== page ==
Watch out for flying underwear.
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Reading time: 3 minutes
Recommended for: Voyeurists
Alone again, I set a sheet of plate glass about my length against the bare, whitewashed wall at a 45-degree angle. I set a clock to midnight. I scoot into the triangle-shaped opening between the glass and the wall and lie flat on my back, a new home. I close my eyes. It’s like the version of a structure you make in the woods for the night by draping a tarp over a wayward branch.
“A lean-to,” I say to myself, momentarily contented with my knowledge of this terminology, as if, in some entirely separate life, I might be a woodsman or a gatherer, someone who uses his hands and wits as a replacement for technology, with full body hair and shapely calves.
“I was prepared to lie in this position indefinitely,” the body artist said later, after the project had ended and he was speaking again. It was an experiment in interference, more than anything; over the span of two days, thousands of spectators passed through the gallery in the Chicago Museum of Contemporary Art, like pilgrims to a shrine, singing songs and throwing their underwear. All the while, the artist kept still beneath the glass and ceaseless clock.
I lie, and I wait.
I honestly did not consider how annoying the clock would be. I strain my ears to try to pick up on curious sounds from outside the room—footsteps in the barren halls, voices through the cavernous garage-like doors on the 
building’s scarred edifice, foot traffic in the desolate streets, explorers—but anything I might potentially hear is overwhelmed, drowned out by the clock.
Forty-five hours into the original, a concerned museum guard placed a pitcher of water near Burden’s head, within reach. This was the interference. Burden stood up immediately, walked to the next room, and returned with a hammer and an envelope. He smashed the clock, stopping time. The performance ended.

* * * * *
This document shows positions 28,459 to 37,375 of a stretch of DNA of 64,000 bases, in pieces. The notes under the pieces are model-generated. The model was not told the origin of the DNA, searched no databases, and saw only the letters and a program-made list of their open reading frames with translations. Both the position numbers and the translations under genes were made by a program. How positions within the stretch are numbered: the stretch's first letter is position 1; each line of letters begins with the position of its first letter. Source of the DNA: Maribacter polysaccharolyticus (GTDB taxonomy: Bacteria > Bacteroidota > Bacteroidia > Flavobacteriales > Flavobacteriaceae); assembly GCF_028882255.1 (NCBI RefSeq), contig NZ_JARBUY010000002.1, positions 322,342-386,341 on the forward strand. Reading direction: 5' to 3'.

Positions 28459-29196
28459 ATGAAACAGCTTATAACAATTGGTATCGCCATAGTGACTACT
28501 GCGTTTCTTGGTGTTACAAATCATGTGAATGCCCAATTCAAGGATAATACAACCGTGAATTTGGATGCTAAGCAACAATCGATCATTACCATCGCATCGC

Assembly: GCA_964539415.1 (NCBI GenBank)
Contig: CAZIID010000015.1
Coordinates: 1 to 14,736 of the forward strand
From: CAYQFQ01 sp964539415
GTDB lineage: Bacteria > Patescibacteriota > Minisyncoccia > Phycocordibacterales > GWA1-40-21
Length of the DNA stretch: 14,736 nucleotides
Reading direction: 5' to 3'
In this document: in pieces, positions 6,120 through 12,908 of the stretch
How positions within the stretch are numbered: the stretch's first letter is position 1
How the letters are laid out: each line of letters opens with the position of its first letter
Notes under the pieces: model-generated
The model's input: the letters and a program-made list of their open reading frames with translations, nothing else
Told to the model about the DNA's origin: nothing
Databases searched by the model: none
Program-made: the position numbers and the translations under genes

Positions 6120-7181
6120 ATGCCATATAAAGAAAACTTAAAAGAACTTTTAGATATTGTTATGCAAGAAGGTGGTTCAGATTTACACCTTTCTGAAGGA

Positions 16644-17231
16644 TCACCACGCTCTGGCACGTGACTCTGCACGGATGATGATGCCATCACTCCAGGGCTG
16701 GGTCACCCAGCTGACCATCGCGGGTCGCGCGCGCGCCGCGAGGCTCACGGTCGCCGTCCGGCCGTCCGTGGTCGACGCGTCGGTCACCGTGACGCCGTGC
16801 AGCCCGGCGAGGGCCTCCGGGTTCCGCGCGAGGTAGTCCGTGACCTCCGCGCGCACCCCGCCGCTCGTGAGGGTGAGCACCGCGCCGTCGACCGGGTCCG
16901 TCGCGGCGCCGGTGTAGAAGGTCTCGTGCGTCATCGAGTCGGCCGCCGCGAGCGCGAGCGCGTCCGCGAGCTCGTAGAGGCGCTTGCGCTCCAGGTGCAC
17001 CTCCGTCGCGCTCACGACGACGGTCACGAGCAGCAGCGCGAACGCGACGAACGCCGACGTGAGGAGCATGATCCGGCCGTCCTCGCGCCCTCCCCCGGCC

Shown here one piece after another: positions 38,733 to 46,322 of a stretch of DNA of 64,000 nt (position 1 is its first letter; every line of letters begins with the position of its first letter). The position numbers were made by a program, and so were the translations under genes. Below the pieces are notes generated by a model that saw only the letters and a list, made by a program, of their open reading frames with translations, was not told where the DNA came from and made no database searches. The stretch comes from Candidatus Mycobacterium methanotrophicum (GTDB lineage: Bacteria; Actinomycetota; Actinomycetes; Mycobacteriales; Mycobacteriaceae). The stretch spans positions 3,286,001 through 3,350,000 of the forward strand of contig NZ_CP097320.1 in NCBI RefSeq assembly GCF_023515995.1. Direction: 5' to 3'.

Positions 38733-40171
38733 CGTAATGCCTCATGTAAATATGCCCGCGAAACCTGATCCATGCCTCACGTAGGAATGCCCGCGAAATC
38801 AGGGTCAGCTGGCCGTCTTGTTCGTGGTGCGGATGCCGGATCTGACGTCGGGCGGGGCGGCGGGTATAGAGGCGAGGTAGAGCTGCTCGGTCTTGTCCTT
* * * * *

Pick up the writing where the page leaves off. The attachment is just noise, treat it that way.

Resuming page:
In another classic Burden display of bystander bait, he’d lived for three weeks on a platform mounted so high on the gallery wall that no one could see him, could confirm that he was actually above, surveying from afar. I am an extra layer removed. No one knew I was here to begin with.
I tuck myself into ever-smaller places, the sarcophagus for the pyramid, probably the grandest help-me gesture I’ve yet attempted. My breath fogs the tilting glass to one side of my face.
True to form, I’ve left an envelope in the room next door, explaining everything. It uses words like “audience” and “intent.”
I have no idea what I’m waiting for. No—of course I do.
Out of nowhere, a human hand plants itself on one side of the glass, right where my breath has made it cloudy, rescue in five simple fingers. The hand drags across the glass and leaves behind a dewy, ghostly print. My body shivers in the anticipation of movement, of smashing time; I feel unstoppable, like my solitary project has proven a resounding, unqualified success.
The hand draws back, inside the glass—it’s just mine. Soon, even that moves off on its own.
The clock

Simon Jacobs 
is the author of SATURN, a collection of David Bowie stories, out now from Spork Press.

He may be found at
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